Copper From New Michigan Mine Earmarked for EVs

State officials say 380 high-wage jobs will be created by the new mine in Wakefield and Ironwood townships in Gogebic County, part of a region that has long supplied the auto industry with raw materials.

Joseph Szczesny

April 24, 2024

3 Min Read
Copperwood Mine map 2
Location of planned Copperwood Mine in Michigan's western Upper Peninsula.

With help from the State of Michigan, investors are planning to sink $425 million in a new copper mine in the western Upper Peninsula to provide a mineral critical for the development of electric vehicles.

Gov. Gretchen Whitmer says the $50 million grant to Copperwood Resources from the Michigan Strategic Site Readiness Program will grow the state’s economy and “bring supply chains home and lead the industries of the future.”

State officials say 380 high-wage jobs will be created by the new mine in Wakefield and Ironwood townships in Gogebic County, part of a region that has long supplied the auto industry with raw materials.

According to market research firm IDTechEx, all types of EVs require a substantial amount of copper. It is used in batteries, windings and copper rotors used in electric motors in addition to wiring and charging infrastructure (see diagram, below).

Copper in EVs diagram.jpg

Executives from Highland Copper, which will operate the mine, say that when it is completed the Copperwood Mine will help supply copper material critical to the mobility and clean tech industries, and bring the supply chain home to Michigan.   

“Copper has rightly been listed as a critical material, as it is imperative in today’s world,” says Marty Fittante, CEO of InvestUP, the Upper Peninsula’s leading economic development organization.

“Highland Copper’s Copperwood Mine is equally critical because of its economic impact to the western U.P. communities that need the…family-sustaining jobs the mine will bring. Further, Highland Copper’s commitment to Michigan’s stringent mining standards ensures this economic benefit doesn’t come at the expense of the environment we cherish in the Upper Peninsula,” says Fittante, who praised the work of Whitmer and state Sen. Edward McBroom, a Republican whose district comprises 12 of the U.P.’s 15 counties.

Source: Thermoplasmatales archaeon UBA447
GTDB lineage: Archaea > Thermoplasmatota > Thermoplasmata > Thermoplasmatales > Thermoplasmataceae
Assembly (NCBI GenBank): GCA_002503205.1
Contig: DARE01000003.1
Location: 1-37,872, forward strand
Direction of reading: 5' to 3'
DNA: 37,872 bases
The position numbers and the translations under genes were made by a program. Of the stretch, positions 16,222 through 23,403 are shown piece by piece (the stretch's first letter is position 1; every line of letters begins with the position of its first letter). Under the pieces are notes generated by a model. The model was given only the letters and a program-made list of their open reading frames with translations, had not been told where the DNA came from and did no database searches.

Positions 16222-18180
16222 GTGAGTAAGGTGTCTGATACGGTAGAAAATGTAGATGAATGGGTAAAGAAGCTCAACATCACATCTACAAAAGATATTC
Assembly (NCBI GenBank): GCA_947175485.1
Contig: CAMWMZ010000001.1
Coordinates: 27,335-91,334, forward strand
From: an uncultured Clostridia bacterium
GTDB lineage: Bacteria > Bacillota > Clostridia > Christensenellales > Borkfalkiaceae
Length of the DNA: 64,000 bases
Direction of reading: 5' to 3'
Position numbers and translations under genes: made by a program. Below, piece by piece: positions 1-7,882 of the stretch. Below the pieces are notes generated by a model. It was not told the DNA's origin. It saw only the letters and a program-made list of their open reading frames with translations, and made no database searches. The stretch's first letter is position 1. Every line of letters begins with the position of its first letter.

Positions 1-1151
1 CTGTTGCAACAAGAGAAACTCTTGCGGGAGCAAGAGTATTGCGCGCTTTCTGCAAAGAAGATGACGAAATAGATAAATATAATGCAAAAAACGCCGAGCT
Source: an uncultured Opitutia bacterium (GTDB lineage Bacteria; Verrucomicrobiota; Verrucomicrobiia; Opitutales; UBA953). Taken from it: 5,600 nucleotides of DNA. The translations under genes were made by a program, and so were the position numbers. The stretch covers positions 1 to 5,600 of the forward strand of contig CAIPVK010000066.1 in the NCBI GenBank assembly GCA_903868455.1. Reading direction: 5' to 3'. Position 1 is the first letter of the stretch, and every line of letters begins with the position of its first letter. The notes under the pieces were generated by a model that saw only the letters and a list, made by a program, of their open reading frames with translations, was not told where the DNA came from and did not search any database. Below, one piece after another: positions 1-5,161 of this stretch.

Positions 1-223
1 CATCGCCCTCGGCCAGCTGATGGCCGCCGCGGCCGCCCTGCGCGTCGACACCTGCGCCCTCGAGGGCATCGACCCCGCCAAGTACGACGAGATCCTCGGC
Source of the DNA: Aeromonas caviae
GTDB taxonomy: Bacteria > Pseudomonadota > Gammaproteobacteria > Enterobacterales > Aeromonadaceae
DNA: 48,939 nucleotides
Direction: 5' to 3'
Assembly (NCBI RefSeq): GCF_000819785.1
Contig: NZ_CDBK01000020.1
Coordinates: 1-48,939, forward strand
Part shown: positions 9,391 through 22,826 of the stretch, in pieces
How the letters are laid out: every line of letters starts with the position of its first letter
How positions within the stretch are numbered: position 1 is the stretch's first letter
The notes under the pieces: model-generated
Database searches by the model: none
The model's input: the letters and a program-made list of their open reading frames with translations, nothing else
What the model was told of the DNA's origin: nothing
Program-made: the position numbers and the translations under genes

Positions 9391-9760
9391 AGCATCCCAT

According to an economic impact study by Public Sector Consultants, the operation is projected to provide more than $15 million per year in local, county, state and federal revenue and increase business spending across the state by more than $130 million annually.

“There is a tremendous opportunity on the horizon for the Upper Peninsula, especially in the current economic climate given the increasing need for materials and the push for new technologies,” says McBroom, who lives in Waucedah Township. “Our traditional land-based industries, like U.P. mining, are ripe to partner with the technology industry and help Michigan be a part of new technologies, from the raw materials to finished products.”

Part of the mine would be located within the boundaries of Porcupine Mountains State Park, known informally as the Porkies. The Michigan Advance news site says a group opposing the mine, Protect the Porkies (pictured, below), contends the project would threaten outdoor recreation as well as wildlife, and cause air and water pollution. The group claims it has collected more than 11,000 petition signatures calling for a halt to the Copperwood Mine.


Michigan’s Department of Environment, Great Lakes and Energy says there are two active open-pit iron ore mines in Marquette County. The Upper Peninsula is the home of the only active nickel mine in the U.S.

Last fall, the U.S. Department of Defense awarded Talon Mining a $20 million grant to look for more nickel in the Upper Peninsula. Nickel is an essential mineral input to produce high-temperature aerospace alloys, stainless steel and chemicals for the lithium-ion batteries used by EVs.

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